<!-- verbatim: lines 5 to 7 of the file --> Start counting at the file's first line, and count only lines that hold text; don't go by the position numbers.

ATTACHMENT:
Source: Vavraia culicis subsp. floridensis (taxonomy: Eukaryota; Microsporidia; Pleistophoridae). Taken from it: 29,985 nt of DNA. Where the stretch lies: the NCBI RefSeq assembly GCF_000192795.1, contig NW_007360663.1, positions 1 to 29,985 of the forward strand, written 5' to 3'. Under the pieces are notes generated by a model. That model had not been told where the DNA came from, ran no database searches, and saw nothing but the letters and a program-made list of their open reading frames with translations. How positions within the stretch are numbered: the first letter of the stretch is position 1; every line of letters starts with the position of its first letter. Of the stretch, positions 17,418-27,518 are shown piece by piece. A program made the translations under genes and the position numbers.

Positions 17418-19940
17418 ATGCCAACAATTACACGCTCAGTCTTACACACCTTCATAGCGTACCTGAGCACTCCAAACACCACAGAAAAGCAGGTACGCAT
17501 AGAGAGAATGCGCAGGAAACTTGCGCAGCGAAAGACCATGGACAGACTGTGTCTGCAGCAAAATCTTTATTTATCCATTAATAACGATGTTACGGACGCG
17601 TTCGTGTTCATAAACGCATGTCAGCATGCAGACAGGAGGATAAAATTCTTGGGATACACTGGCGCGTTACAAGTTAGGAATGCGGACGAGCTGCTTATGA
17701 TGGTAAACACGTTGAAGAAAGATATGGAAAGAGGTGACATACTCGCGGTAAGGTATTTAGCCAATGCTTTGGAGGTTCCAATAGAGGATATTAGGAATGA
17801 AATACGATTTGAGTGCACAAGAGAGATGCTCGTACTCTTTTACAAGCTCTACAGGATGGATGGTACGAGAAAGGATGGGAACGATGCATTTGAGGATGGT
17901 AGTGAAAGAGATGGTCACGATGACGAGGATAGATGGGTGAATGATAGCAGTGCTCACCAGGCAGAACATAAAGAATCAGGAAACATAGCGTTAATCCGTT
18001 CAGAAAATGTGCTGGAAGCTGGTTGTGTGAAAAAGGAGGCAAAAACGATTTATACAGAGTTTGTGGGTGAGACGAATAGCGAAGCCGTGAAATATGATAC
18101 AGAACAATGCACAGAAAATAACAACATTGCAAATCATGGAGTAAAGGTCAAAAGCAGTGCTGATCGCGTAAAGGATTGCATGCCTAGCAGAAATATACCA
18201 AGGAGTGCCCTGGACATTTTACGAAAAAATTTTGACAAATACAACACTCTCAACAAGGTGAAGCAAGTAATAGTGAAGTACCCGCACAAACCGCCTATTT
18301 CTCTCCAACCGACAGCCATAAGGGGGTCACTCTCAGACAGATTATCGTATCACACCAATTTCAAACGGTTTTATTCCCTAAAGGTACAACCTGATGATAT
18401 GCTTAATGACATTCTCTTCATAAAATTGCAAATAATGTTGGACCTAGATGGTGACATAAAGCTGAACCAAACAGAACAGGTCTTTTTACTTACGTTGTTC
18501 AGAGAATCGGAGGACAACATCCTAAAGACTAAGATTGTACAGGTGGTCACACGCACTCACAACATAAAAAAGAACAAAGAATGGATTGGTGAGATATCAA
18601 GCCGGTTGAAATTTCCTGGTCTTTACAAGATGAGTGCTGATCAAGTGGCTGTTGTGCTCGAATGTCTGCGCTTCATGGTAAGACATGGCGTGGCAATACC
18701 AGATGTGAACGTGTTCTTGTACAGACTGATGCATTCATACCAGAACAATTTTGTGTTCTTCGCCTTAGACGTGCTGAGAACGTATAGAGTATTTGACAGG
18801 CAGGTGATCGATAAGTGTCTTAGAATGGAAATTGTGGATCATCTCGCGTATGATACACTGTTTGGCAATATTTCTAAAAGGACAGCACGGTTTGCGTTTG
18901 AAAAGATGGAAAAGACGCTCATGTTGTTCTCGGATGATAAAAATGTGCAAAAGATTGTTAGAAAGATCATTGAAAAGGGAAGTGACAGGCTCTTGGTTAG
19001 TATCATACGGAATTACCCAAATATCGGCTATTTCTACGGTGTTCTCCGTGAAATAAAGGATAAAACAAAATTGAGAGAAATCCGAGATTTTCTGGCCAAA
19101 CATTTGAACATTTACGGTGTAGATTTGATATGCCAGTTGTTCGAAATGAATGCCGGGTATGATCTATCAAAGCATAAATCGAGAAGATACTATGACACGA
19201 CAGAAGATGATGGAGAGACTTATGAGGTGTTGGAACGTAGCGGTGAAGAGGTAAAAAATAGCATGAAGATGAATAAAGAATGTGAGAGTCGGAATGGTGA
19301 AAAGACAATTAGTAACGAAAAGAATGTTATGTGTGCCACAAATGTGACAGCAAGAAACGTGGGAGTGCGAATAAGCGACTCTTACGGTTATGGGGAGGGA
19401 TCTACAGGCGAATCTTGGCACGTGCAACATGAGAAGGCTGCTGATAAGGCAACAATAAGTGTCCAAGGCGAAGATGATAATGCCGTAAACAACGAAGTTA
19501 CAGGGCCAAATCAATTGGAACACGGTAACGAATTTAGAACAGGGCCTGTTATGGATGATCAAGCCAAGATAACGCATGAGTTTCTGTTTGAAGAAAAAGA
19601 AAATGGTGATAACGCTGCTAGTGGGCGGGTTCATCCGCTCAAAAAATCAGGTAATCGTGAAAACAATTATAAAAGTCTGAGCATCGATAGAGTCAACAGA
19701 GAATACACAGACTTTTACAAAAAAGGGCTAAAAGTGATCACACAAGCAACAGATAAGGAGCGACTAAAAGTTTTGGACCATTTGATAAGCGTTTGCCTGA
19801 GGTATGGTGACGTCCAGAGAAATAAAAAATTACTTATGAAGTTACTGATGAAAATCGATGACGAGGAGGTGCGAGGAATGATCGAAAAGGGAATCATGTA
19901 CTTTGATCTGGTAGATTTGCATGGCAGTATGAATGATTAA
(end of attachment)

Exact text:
17601 TTCGTGTTCATAAACGCATGTCAGCATGCAGACAGGAGGATAAAATTCTTGGGATACACTGGCGCGTTACAAGTTAGGAATGCGGACGAGCTGCTTATGA
17701 TGGTAAACACGTTGAAGAAAGATATGGAAAGAGGTGACATACTCGCGGTAAGGTATTTAGCCAATGCTTTGGAGGTTCCAATAGAGGATATTAGGAATGA
17801 AATACGATTTGAGTGCACAAGAGAGATGCTCGTACTCTTTTACAAGCTCTACAGGATGGATGGTACGAGAAAGGATGGGAACGATGCATTTGAGGATGGT